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Take Me Out to the Ball Game!

The following post is by Mike Buscher, head of the Reference Team in the Geography and Map Division.

This baseball postseason has been a particularly exciting time for baseball fans. The first five games of the 2017 World Series have truly been an “October Classic,” featuring two teams that have not appeared in a World Series in over a decade. There are twenty nine major league teams playing in U. S. cities coast to coast and one franchise in Canada. With attendance, viewership, and revenues way up the argument can be made once again that baseball is truly our “national pastime”

Looking back, organized baseball in America looked quite different just 70 years ago. There is a map I find fascinating in the collections of the Geography and Map Division that focuses on baseball in America in 1940. It was sent to the Library of Congress as a copyright deposit but was apparently never printed or distributed.

Towns in Organized Baseball. Map drawn by Harlow D. Forker, 1940 June 20. Geography and Map Division.

Towns in Organized Baseball. Map drawn by Harlow D. Forker, 1940 June 20. Geography and Map Division, Library of Congress.

This 1940 blueprint map of the United States by Harlow D. Forker shows all the cities and towns with baseball teams, either major league or minor league, that were considered to be part of “organized” baseball. In 1940, there were sixteen major league teams in eleven cities. Chicago, Philadelphia and St. Louis each had a major league team in the American and National Leagues. New York had two National League teams and one American league team.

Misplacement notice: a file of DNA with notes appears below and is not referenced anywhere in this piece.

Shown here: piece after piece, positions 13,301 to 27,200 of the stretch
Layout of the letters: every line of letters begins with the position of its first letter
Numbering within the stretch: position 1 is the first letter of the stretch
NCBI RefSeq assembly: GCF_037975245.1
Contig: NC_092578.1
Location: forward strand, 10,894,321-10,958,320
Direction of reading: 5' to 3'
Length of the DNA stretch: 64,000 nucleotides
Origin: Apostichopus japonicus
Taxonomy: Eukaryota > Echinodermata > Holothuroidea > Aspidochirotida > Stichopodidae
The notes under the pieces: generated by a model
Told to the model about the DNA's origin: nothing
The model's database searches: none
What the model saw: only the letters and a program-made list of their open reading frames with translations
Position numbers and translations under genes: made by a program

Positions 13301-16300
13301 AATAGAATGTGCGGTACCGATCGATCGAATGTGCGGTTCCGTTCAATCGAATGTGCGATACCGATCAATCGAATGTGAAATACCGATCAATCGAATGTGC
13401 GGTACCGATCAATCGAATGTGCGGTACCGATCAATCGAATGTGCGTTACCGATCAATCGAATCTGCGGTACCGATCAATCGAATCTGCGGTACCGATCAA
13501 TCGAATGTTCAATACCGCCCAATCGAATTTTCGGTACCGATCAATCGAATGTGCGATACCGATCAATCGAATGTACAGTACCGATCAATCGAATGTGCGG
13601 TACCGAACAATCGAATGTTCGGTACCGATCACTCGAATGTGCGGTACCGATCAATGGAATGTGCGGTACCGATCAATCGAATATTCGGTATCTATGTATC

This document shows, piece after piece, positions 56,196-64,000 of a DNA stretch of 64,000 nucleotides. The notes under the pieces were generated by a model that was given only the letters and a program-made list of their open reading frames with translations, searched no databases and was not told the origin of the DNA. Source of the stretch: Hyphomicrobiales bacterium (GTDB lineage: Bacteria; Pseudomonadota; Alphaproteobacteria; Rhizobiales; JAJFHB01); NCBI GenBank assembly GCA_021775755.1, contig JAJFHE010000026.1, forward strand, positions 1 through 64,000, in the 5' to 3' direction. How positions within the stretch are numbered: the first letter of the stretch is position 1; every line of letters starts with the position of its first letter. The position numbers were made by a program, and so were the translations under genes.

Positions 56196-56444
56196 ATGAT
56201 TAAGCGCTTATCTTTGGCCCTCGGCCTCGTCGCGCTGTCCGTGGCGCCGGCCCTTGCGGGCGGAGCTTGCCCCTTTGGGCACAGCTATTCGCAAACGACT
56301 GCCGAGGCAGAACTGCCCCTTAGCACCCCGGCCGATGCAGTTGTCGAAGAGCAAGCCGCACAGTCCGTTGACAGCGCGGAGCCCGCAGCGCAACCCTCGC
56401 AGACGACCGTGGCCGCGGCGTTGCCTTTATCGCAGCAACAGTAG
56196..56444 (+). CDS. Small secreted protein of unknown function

Compared to the 19 minor baseball leagues today, in 1940 there were 44 different minor leagues with a total of 304 teams! One hundred and twenty seven of these teams were farm clubs or had working agreements with a major league team while the rest were independent teams. North Carolina alone had thirty one minor league teams, the most of any state!

Detail of Towns in Organized Baseball. Map drawn by Harlow D. Forker, 1940 June 20. Geography and Map Division, Library of Congress.

Detail of Towns in Organized Baseball. Map drawn by Harlow D. Forker, 1940 June 20. Geography and Map Division, Library of Congress.

In 1940, most of the leagues and teams were located east of the Mississippi River. St. Louis had the only major team west of the river, and as the southernmost city, the St. Louis Cardinals (NL) games were broadcast on radio networks across the south. Below, you can see Sportsman’s Park where the Cardinals played in 1940 as it looks on a map from the Sanborn Fire Insurance Company from 1951.

St. Louis, Missouri. Map by Sanborn Fire Insurance Company, 1951. Geography and Map Division, Library of Congress.

St. Louis, Missouri. Map by Sanborn Fire Insurance Company, 1951, Vol. 7, Plate 46. Geography and Map Division, Library of Congress.

The blueprint map identifies the location of each team, the name, the class level of the league, and the affiliation of teams with major league franchises. There are also circles showing airline distances from Chicago, the hometown of the mapmaker who used the city as a central point for the country. There is quite a lot of information packed into this one map!

I also noticed on the map that the two cities with teams in the 2017 World Series both had minor league teams in 1940. Los Angeles had a Pacific Coast League team called the Hollywood Stars, and Houston had a lower level team in the Texas League affiliated with the St. Louis Cardinals.